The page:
If you work at a corporate office full-time and are running your home business on the side, you certainly are a hard worker and your higher-ups will notice. This diligence will lead to promotions, which can greatly benefit your business.
Getting promoted to management for the first time is kind of like becoming a new parent. You’re exhilarated—you’ve been working toward this goal and it’s finally here—but also terrified. What if you’re not ready? What if you mess up?
When it comes to parenting, there’s a wealth of information on how to adjust your behavior to raise happier, healthier children.
The same is true of management. In fact, the project management discipline is dedicated to just that: how to change your behavior to facilitate healthier, more productive teams.
Below, you’ll find six of the most important lessons that first-time managers need to learn about project management.
1. Drop all of your individual contributor work
One of the hardest things to let go of when you’re first promoted to management is your personal, tangible contribution to the company.
That said, managers have a different functional calendar than individual contributors. While you may be used to creative problem solving and production, get ready for meetings.
In fact, research from the Project Management Institute estimates that project managers spend up to 90% of their time just communicating. Research published in the Harvard Business Review adds that individual contributors need to block out their time in long stretches to be most effective, whereas managers function on 30- to 60-minute increments.
There’s no way to effectively manage both workloads. Drop your non-managerial work so that you can focus on your company’s most important asset: its people.
2. Create a practical, sustainable task management system
Task management and productivity are like a diet.
If you pay attention to what you put into your body and prioritize healthy exercise, you’ll probably become healthier, regardless of whether you’re counting calories, counting points, or counting carbs.
The same is true of personal organization; whether you use Getting Things Done, Pomodoro, task management software, or a simple checklist, using a dedicated process to manage your time will help you better govern your workload, productivity, and energy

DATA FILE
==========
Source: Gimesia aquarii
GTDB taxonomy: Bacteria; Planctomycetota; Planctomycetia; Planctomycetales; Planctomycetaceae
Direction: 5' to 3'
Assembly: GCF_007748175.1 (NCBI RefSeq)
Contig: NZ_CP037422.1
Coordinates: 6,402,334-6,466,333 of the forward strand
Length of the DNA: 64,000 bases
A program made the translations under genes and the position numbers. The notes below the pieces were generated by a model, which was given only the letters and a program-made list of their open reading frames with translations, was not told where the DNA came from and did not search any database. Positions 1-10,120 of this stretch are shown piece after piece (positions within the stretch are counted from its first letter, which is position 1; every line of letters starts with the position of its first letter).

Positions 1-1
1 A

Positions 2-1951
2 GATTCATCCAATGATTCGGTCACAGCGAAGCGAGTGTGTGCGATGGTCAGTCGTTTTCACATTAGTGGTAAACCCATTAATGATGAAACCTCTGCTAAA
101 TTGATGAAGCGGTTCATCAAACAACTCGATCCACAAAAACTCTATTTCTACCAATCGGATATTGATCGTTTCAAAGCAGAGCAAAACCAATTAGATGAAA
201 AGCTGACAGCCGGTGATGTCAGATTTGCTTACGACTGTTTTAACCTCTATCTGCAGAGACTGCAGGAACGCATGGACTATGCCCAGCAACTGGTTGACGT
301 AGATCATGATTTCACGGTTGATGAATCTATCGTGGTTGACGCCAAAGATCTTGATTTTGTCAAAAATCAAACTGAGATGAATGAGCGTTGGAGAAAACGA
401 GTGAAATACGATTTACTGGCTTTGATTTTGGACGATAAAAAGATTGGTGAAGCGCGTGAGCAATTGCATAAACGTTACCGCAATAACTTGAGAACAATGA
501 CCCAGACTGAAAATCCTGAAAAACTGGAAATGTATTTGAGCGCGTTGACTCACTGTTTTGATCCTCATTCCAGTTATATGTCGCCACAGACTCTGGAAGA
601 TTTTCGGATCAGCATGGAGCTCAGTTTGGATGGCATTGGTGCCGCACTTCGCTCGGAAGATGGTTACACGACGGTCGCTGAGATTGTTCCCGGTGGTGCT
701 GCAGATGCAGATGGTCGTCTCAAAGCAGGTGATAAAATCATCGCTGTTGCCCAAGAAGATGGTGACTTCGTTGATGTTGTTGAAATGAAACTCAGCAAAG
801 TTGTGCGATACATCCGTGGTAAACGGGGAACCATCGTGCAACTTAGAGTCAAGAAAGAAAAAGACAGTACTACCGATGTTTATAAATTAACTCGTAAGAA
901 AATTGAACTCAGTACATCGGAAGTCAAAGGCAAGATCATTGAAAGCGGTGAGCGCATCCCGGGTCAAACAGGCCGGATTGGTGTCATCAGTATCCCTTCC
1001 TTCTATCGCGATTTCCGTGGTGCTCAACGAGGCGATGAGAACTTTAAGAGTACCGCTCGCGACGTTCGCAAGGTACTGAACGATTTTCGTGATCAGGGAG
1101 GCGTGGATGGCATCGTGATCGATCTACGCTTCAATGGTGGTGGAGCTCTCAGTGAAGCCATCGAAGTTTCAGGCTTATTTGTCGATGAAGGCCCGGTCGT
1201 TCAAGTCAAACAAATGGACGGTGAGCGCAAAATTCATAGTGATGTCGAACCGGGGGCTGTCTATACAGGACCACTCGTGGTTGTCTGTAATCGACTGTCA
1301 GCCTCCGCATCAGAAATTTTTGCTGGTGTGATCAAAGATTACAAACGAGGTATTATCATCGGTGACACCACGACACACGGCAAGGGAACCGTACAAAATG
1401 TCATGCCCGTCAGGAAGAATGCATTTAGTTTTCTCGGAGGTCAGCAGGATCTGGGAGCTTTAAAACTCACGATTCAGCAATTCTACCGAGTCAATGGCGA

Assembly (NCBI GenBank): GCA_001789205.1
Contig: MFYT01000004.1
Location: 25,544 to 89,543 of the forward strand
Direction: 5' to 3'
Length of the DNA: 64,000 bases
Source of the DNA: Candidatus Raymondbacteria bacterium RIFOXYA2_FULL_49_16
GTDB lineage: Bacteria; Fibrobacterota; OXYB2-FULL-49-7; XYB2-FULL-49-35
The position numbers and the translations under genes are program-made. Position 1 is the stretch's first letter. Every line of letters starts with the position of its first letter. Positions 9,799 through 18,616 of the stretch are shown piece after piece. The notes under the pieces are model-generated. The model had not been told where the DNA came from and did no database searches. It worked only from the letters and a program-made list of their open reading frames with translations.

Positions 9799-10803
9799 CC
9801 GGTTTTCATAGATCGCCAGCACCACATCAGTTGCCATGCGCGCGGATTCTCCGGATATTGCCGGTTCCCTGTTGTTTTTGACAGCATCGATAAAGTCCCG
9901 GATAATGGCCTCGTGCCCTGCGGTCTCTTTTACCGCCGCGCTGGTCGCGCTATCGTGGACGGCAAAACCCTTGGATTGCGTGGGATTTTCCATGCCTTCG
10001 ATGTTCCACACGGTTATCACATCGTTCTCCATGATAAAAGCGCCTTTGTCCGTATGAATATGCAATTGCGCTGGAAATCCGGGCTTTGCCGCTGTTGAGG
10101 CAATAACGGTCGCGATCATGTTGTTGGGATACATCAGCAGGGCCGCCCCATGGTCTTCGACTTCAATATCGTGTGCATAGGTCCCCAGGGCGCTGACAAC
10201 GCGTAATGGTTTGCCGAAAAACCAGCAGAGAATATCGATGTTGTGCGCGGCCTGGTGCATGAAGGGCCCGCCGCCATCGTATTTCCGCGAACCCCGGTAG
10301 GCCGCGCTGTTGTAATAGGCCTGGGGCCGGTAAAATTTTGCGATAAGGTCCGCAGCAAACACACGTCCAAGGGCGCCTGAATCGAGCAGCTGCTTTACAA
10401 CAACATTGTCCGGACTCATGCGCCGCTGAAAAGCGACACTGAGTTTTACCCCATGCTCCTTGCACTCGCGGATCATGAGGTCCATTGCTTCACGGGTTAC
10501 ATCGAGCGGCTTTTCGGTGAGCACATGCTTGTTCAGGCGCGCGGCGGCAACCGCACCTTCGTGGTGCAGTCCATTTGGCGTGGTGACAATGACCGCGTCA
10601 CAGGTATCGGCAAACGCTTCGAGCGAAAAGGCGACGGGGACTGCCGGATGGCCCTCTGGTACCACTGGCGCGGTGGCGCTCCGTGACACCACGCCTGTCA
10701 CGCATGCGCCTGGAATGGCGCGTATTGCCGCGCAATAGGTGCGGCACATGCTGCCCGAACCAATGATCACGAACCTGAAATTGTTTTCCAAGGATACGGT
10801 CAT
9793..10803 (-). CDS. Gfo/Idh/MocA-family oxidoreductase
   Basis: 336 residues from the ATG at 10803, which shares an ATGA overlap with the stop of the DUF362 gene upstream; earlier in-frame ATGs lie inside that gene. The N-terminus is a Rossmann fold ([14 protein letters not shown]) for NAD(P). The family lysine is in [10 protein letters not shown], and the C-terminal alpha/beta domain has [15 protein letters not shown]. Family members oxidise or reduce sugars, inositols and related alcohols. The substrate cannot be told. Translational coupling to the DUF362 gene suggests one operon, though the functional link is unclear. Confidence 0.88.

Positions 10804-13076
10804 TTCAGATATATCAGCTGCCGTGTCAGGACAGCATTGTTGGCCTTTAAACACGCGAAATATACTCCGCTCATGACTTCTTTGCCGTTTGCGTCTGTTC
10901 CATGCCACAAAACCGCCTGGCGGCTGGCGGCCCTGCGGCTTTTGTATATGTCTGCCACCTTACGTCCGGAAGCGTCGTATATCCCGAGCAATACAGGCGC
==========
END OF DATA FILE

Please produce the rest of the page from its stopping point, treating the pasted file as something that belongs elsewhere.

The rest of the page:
3. Spend most of your effort on your top performing people
Project management has a concept called “level of effort” that attempts to quantify how much work will be involved in completing identified project to-dos. As part of human resource management, project managers need to match employee skills and strengths to specific tasks in order to minimize the level of effort required for that task.
According to recent Gartner research, many managers “have lost sight of what resource management is about—delivering the maximum amount of value through the concerted effort of human resources.”
Gallup research, as cited by Profitguide, adds on to this idea: “If managers spend 80% of their time with the top 10 to 20% of their staff, everyone [in the business] would become even more productive and engaged.”
In other words, if top workers require the least amount of effort to get things done, and if attention to top workers trickles down through a team and organization, the calculus is clear: managers should spend most of their time on top performers.
4. Make team communication your first priority
There’s one lingering statistic that has held true, with little variance, for decades: poor communication leads to project failure.
In fact, when combined with a “lack of clearly defined and/or achievable milestones and objectives to measure progress,” and “lack of communication from senior management,” poor communication accounts for 74% of all project failures, according to PMI.
One of the best things new managers can do is invest time in creating a communication plan and developing yourself as an expert on delivering ideas clearly, concisely, and concretely.
5. Accept that you can’t be friends with your team
One of the hardest obstacles to overcome when you’re promoted to management is the transition from “coworker” to “boss.” More than half (59.3%) of first-time managers cite “displaying authority” and “adjusting to people management” as the most difficult part of their role transition.
No one is convinced when a new manager insists, “We’re still on the same team,” because they’re not. It doesn’t matter how you frame your messaging—the reality is that there has been a change in power dynamics.
The first team for managers is other managers, who are also more likely to prioritize business over personal goals.
Consider these three project management tactics to overcome the authority problem: host one-on-one meetings to establish interest in your new direct reports’ goals, values, and workload, document your team’s new ground rules, and publicly cheerlead your team.
6. Ask for help when you need it
New project managers and managers alike struggle with requesting assistance when needed. They worry that it undermines their credentials as a new manager. It’s a symptom of “impostor syndrome,” or the feeling that your accomplishments do not merit one’s position in life, and that you’re at risk for being exposed as a fraud.
While it should be common knowledge that no one is born with perfect management skills, that’s hardly the case. Technology can certainly help you build skills, so integrate software into your operations for better success in your position.
Adapt an Agile approach to your personal development: recognize that there is always room for improvement, and in doing so, regularly reflect on which skills need attention and what knowledge base you’re missing.
No one (hyperbole, certainly someone has) gets fired for logistics questions.
Source: Home Business
Republished by Blog Post Promoter